Beer-goers flock to Fifth-Third Ballpark
Over 35 local breweries took the field (rather, the parking lot) of Fifth-Third Ballpark on Saturday, showcasing over 200 beers to the West Michigan community. The sold out Michigan Brewers Guild Winter Beer Festival featured brews from all over the state, offering a variety of options for beer-goers.
While myself and a fellow beer lover, Joey, battled the cold, 30-degree weather on Saturday morning, I discovered a few new beers, and got to taste some old favorites as well.
Dark Brews: There were three beers that immediately stood out to us, two of them available to us from Holland. A barrel-aged stout of New Holland’s Dragon’s Milk provided a rich, smooth taste with an extra hoppiness. Followed closely behind was the 2009 Night Tripper Imperial Stout, also brewed by New Holland. Both had hints of caramel and chocolate, and went great with our lunch.
Another honorable mention would have to be Old Boys’ Brewhouse (Spring Lake), which produced the Dog’s Bane Chocolate Stout and the Old Boys’ Brown Ale. Both were full of flavor, and had a great consistency.
Light Brews: Though not our favorite type of beer, there were a few light brews that hit the mark. Jolly Pumpkin’s (Dexter, Ann Arbor, and Traverse City) Baniper was a “classic farmhouse Bam Biere aged on Juniper berries.” It wasn’t too light, meaning there was still plenty of flavor. The golden beer had a bit of hoppiness to it as well.
Another light standout was the Bee Sting Honey Rye, by Walldorff Brewpub (Hastings). As you might’ve guessed, the brew featured a hint of honey surrounded by a light, malty flavor.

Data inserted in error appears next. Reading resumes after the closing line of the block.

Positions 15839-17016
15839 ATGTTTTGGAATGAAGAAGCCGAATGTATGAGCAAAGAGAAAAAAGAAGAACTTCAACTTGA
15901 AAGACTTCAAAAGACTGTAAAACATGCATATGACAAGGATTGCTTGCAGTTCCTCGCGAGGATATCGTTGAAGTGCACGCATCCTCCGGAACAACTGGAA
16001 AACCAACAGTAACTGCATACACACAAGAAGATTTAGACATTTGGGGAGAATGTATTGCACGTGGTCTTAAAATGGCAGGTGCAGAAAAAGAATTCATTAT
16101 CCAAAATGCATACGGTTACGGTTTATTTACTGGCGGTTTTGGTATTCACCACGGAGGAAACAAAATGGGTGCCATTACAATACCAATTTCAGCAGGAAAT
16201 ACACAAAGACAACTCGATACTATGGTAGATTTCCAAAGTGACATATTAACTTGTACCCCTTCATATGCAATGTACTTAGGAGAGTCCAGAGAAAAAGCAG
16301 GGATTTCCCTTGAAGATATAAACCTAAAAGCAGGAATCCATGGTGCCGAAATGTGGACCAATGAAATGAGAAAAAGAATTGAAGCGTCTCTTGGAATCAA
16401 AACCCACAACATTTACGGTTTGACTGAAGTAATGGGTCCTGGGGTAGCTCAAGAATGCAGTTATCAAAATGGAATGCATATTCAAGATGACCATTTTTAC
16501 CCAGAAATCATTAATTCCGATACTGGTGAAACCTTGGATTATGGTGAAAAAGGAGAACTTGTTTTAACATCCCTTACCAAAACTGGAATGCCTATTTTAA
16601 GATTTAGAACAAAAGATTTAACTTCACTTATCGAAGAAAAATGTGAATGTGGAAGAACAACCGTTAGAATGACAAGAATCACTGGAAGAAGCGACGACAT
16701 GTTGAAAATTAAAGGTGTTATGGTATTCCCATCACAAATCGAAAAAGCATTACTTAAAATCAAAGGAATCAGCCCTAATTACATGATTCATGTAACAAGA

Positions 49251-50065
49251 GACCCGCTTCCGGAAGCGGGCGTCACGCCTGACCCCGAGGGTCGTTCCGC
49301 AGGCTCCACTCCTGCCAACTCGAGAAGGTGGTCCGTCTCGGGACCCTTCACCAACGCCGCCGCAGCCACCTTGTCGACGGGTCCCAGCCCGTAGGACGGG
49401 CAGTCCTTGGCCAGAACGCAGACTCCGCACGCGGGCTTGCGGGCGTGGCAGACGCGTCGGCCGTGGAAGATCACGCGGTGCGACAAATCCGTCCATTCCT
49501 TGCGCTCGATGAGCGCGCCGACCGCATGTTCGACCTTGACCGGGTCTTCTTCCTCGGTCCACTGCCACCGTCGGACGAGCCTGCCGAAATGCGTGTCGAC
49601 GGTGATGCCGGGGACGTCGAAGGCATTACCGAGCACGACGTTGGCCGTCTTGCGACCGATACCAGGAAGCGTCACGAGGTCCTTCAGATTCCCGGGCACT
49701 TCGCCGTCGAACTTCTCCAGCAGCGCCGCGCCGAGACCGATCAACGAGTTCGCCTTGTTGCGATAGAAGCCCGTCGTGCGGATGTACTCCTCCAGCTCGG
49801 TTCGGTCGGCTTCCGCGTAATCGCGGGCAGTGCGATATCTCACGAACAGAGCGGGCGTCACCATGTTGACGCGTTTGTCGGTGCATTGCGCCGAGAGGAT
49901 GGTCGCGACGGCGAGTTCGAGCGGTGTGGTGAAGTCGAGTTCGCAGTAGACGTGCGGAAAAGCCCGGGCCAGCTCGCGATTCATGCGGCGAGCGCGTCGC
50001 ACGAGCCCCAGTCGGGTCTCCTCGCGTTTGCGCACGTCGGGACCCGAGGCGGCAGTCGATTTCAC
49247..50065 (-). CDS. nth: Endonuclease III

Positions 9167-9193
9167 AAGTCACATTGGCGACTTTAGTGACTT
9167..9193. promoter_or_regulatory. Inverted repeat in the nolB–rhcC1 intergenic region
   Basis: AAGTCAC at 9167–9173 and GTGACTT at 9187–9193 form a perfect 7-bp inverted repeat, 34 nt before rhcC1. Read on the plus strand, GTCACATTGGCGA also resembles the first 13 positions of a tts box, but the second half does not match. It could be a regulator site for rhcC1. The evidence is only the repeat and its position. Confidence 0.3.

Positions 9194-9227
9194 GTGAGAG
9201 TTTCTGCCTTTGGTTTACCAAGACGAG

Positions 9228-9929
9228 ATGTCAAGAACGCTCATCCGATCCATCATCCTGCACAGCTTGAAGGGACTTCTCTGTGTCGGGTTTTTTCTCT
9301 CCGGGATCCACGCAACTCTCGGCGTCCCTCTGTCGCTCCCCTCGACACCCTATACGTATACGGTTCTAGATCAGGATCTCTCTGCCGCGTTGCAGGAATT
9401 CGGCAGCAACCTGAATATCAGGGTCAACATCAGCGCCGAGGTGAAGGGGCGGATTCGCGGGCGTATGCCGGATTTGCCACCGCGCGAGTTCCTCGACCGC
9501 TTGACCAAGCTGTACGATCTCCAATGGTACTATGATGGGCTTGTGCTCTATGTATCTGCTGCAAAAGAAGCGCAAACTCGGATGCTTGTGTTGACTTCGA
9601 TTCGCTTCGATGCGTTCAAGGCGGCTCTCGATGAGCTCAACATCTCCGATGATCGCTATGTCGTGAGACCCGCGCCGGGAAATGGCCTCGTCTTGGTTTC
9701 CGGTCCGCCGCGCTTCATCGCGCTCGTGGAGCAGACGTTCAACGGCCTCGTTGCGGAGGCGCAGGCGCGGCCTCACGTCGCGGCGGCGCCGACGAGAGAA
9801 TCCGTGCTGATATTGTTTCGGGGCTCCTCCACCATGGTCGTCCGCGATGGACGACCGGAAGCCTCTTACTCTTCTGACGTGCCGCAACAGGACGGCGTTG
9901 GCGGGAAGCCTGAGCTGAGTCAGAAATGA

Morning Brews: Sampling beer at 11 a.m. is quite different from ordering a pitcher at the bar when you’re out on a Friday night. We were tempted to try a few morning brews, but weren’t too impressed. I started with the Espresso Love Breakfast Stout (Corner Brewery, Ypsilanti), a rich, brown brew that was overwhelmed by an espresso flavor. Joey had a similar experience with Short’s (Bellaire) Cup a Joe Coffee Stout. While I’m plenty used to morning brews such as these (and often enjoy them), these just seemed to be too far out there, offering way too much of a kick.
In our books, it seemed to be an easy bet which beer sat at the top of the festival — New Holland’s Dragon’s Milk. But we were pleasantly surprised by a few other brewing companies as well, including Old Boys’ Brewhouse and Jolly Pumpkin.
All in all, the Winter Beer Fest was a huge success. It was flocked full of people, and by the time we arrived shortly after 11, the line was nearly 200 people long. The festival had a great environment; we enjoyed the out of the blue “man-yell” heard throughout the tents, and appreciated the warm fires. And while there weren’t as many food options as I would’ve liked, what we ordered was pretty good for ballpark food (Joey’s turkey leg was talked about the entire afternoon). Plus, with 15 free samples for every ticket, you can’t go wrong.